What if CU’s Engineering Department was more focused on entrepreneurship?

I recently joined the University of Colorado Computer Science Department advisory board. I attended a day long meeting with the department and consciously went in “listen and learn” mode, as it was my first meeting. I learned quite a bit that day that I hope to keep acting upon.  Let me tell you how I got there in the first place.

Over the past three years, I’ve been a participant in many lunch meetings where folks have wondered how the local entrepreneurial community can help the department more. Intentions have always been good and these meetings have been “brainstorming” sessions for the most part. Usually the discussion has centered around one of more of the following:

  • Wishing the department would grow enrollment and ultimately crank out more graduates into the local work force.
  • Wishing those who are graduating would have a better grasp on modern development technologies, such as web scripting languages.
  • Wondering how they could help elevate the national reputation of the school.
  • Wondering how they could help the university and the department become more focused on entrepreneurship.

In the end, the last point always seemed to be one that felt like the most important one, as it can ultimately drive the rest. I think it’s a very fair statement to say that the Computer Science department at CU is not focused on encouraging students to follow an entrepreneurial path. Ultimately, this is what we as a community should be working to change. But we can’t do it by throwing our hands up in the air and exclaiming “they just don’t get it.”  I’ve been guilty of this in the past.

Most of us have noticed the great work going on at CU that seems to emanate from Silicon Flatirons. There are now regular fantastic events and real direction and leadership coming from this group, among others on campus. A few months ago, Jason Mendelson introduced me to Tom Lookabaugh.  As I understand it, Tom had grown a little sick of hearing about these “brainstorming” sessions that were going on across town, and the fact that none of them were actually including folks from the department who could obviously be additive to the discussion. So much to Tom’s credit, he began organizing and paying for a series of small, manageable dinners with attendees from the local entrepreneurial community and folks from the CS department.

I attended one of these dinners and had a fantastic time. Tom baited the entrepreneurs into enumerating the points mentioned at the beginning of this post. He had the CS department reacting to the observations. As it turns out, most of these observations were actually assumptions.

Those dinners continued, and in fact I went to another one last night. The first such dinner I went to was respectfully adversarial, but now the tone is much more cooperative. They’ve resulted in real and successful initiatives to bridge the community and the department, such as Startup2Student and a sponsored intern program for which we raised $10,000 from Oracle, Rally, Webroot, Brad Feld, and Microsoft BizSpark to allow CU CS students to experience entrepreneurship through Techstars this summer.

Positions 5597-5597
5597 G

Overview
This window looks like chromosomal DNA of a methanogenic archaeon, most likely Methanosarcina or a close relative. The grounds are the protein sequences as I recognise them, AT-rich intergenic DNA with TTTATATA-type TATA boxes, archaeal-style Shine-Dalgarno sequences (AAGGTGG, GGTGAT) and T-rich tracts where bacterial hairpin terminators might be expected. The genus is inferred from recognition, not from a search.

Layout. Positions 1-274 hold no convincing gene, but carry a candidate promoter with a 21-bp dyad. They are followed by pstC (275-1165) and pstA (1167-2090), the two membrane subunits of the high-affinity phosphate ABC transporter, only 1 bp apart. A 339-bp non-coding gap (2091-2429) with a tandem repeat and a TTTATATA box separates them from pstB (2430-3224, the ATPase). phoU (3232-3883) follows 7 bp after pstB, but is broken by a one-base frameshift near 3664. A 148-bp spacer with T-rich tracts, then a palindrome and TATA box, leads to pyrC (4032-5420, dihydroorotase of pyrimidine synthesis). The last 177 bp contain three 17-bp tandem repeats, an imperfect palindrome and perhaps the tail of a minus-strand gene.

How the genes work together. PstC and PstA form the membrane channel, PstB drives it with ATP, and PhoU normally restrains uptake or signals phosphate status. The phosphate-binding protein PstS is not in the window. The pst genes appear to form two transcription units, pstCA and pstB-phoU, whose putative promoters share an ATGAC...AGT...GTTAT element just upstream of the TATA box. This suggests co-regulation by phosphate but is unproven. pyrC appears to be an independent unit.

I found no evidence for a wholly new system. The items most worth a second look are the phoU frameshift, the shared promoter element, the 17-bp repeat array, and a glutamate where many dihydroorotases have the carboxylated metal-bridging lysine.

As with most things in the world, the devil is in the details. When you learn about the incentive structures that are in place at CU (and most schools) and you meet the people who live and breathe the issues daily, you realize that many (but not all) of them do in fact “get it.”  There are certainly thought leaders in the department that are working to affect these very changes, and who fully understand their value. But they live in a world where things do not change overnight, and the issues are complicated.

When Computer Science and other departments in a university become an entrepreneurial engine, the results can be absolutely stunning. Just read this report from MIT if you really want to understand the scope of what can be accomplished when such a culture exists. You can be a part of making it happen here. It’s going to take a long time – probably ten to twenty years. But it will be very worthwhile if we can help bring a more entrepreneurial focus to CU.

How can you help? Keep talking about it. Keep brainstorming. But do it with the right folks and really get involved. Figure out a way to help expose CU students to entreprneurship through creative internships. Organize events targeted at bringing students and entrepreneurs together. Support on campus organizations like CUDiv and Silicon Flatirons. Reach out to me or Paul Jerde, Brad Bernthal, Kurt Smith, Dirk Grunwald, Gary Nutt, Brad Feld, Jason Mendelson, Tom Lookabaugh, and others. I guarantee you they “get it.” When the call comes, just stand up and help. It’s what we do so well as a community. Just remember, CU is a big part of that community. And it will be even bigger in the future if we focus on it.

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